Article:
Second-order cellular automaton

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The past cells affecting the state of a cell at time t in a 2nd-order cellular automaton
Elementary CA rule 18 (left) and its second-order counterpart rule 18R (right). Time runs downwards. Note the up/down asymmetric triangles in the nonreversible rule.

A second-order cellular automaton is a type of reversible cellular automaton (CA) invented by Edward Fredkin[1][2] where the state of a cell at time t depends not only on its neighborhood at time t − 1, but also on its state at time t − 2.[3]

General technique[edit]

In general, the evolution rule for a second-order automaton may be described as a function f that maps the neighborhood of a cell to a permutation on the states of the automaton. In each time step t, for each cell c of the automaton, this function is applied to the neighborhood of c to give a permutation σc. Then, this permutation σc is applied to the state of cell c at time t − 1, and the result is the state of the cell at time t + 1. In this way, the configuration of the automaton at each time step is computed from two previous time steps: the immediately previous step determines the permutations that are applied to the cells, and the time step before that one gives the states on which these permutations operate.[4]

The reversed time dynamics of a second-order automaton may be described by another second-order automaton with the same neighborhood, in which the function g mapping neighborhoods to permutations gives the inverse permutation to f. That is, on each possible neighborhood N, f(N) and g(N) should be inverse permutations. With this reverse rule, the automaton described by function g correctly computes the configuration at time t − 1 from the configurations at time t and t + 1. Because every second-order automaton can be reversed in this way, it follows that they are all reversible cellular automata, regardless of which function f is chosen to determine the automaton rule.[4]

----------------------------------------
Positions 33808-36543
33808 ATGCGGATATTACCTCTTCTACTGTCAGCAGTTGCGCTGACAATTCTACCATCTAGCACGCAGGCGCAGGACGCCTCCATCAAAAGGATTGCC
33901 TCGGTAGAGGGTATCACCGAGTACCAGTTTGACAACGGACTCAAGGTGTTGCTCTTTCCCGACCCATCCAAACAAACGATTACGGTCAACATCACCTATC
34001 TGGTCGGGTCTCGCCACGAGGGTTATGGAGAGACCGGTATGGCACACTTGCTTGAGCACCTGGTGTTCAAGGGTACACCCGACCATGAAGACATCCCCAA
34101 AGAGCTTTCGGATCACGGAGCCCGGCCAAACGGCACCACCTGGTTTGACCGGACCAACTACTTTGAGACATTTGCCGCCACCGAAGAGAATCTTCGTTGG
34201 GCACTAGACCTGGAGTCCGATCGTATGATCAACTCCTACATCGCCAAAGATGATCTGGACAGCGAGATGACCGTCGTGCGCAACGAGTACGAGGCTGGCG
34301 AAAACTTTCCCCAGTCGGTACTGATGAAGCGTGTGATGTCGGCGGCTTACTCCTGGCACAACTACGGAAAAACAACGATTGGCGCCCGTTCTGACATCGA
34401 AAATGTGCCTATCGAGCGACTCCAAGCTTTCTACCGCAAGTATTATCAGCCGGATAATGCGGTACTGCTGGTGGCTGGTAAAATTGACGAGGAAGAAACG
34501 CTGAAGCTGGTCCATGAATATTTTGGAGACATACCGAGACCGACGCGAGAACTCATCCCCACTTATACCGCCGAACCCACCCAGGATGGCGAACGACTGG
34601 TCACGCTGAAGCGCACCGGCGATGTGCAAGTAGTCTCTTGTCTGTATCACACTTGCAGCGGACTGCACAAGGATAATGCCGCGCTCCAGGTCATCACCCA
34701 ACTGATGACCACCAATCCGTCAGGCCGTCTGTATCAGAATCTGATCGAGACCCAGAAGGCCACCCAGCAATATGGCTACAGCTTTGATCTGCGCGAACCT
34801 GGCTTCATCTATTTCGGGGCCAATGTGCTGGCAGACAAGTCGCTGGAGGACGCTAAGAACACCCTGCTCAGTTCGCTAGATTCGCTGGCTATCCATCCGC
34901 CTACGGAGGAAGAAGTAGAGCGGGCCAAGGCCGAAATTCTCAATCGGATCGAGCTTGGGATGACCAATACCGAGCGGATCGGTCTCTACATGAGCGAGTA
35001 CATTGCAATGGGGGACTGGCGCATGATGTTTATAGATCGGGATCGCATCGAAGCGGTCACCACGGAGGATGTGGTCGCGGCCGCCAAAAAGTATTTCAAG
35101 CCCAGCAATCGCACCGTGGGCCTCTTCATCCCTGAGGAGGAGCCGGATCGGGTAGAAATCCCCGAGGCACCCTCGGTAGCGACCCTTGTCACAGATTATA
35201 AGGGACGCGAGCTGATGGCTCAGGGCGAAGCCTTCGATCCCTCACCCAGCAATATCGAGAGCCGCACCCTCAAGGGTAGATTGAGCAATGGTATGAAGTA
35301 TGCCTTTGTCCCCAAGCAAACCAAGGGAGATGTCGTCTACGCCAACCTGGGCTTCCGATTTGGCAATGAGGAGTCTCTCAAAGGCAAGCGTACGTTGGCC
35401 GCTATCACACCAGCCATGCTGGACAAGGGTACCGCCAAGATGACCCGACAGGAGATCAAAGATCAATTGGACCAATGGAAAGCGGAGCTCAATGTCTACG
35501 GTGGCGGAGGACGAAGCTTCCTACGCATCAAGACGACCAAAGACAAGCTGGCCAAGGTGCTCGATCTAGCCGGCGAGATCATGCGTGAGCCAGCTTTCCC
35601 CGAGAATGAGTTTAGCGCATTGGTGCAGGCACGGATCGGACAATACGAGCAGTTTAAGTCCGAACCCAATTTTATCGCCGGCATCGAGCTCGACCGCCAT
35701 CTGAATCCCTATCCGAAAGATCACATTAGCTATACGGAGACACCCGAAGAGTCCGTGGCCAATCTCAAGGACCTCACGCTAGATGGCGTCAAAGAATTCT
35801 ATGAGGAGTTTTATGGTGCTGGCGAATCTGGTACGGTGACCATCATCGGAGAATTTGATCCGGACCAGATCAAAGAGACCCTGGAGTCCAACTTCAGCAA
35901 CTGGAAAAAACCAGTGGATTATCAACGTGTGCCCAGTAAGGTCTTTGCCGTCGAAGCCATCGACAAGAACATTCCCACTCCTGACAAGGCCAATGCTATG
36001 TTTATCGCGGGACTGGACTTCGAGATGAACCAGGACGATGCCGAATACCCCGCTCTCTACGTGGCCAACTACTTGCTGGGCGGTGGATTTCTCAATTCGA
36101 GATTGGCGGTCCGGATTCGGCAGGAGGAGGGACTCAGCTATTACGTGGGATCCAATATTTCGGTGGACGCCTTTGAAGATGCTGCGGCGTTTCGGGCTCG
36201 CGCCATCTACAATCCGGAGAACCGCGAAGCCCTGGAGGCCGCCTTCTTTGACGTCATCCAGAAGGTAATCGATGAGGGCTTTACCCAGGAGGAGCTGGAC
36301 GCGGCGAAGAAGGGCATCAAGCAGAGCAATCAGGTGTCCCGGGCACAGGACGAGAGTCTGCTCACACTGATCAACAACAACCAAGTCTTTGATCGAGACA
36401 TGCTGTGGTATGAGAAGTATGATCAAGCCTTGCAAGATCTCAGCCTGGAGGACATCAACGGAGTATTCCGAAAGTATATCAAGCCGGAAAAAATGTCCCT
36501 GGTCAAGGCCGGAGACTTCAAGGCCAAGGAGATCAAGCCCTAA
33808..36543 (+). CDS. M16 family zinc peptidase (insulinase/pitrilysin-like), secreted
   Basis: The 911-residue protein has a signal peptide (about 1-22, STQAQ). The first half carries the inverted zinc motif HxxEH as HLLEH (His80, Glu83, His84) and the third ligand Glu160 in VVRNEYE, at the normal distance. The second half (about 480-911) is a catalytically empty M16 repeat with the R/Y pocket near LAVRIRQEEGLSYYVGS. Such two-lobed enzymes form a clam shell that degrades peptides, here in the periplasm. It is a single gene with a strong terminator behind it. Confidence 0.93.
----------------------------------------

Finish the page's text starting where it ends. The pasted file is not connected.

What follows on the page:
For two-state automata[edit]

If a cellular automaton has only two states, then there are also only two possible permutations of states: the identity permutation that maps each state to itself, and the permutation that maps each state to the other state. We may identify these two permutations with the two states of the automaton. In this way, every second-order cellular automaton (defined by a function from neighborhoods to permutations) corresponds uniquely to an ordinary (first-order) cellular automaton, defined by a function directly from neighborhoods to states.[4] Two-state second-order automata are symmetric under time reversals: the time-reversed dynamics of the automaton can be simulated with the same rule as the original dynamics.

If we view the two states as Boolean values, this correspondence between ordinary and second-order automaton can be described simply: the state of a cell of the second-order automaton at time t + 1 is the exclusive or of its state at time t − 1 with the state that the ordinary cellular automaton rule would compute for it.[4] In fact, all two-state second-order rules may be produced in this way.[1] The resulting second-order automaton, however, will generally bear little resemblance to the ordinary CA it was constructed from. Second-order rules constructed in this way are named by Stephen Wolfram by appending an "R" to the number or Wolfram code of the base rule.[3]


Second-order automata may be used to simulate billiard-ball computers[1] and the Ising model of ferromagnetism in statistical mechanics.[2][4] They may also be used for cryptography.[5]


  1. ^ a b c Margolus, N. (1984), "Physics-like models of computation", Physica D 10: 81–95, doi:10.1016/0167-2789(84)90252-5 . Reprinted in Wolfram, Stephen, ed. (1986), Theory and Applications of Cellular Automata, Advanced series on complex systems 1, World Scientific, pp. 232–246 .
  2. ^ a b Vichniac, G. (1984), "Simulating physics with cellular automata", Physica D 10: 96–115, doi:10.1016/0167-2789(84)90253-7 .
  3. ^ a b Wolfram, Stephen (2002), A New Kind of Science, Wolfram Media, pp. 437–440, 452, ISBN 1-57955-008-8 .
  4. ^ a b c d e Toffoli, Tommaso; Margolus, Norman (1990), "Invertible cellular automata", Physica D 45: 229–253, doi:10.1016/0167-2789(90)90185-r . See especially section 5.4 "Second-order cellular automata", pp. 238–240. This issue of Physica D was reprinted as Gutowitz, Howard, ed. (1991), Cellular Automata: Theory and Experiment, MIT/North-Holland .
  5. ^ Chai, Zhenchuan; Cao, Zhenfu; Zhou, Yuan (2005), "Encryption based on reversible second-order cellular automata", Parallel and Distributed Processing and Applications (ISPA 2005 Workshops), Lecture Notes in Computer Science, Springer, pp. 350–358, doi:10.1007/11576259_39 .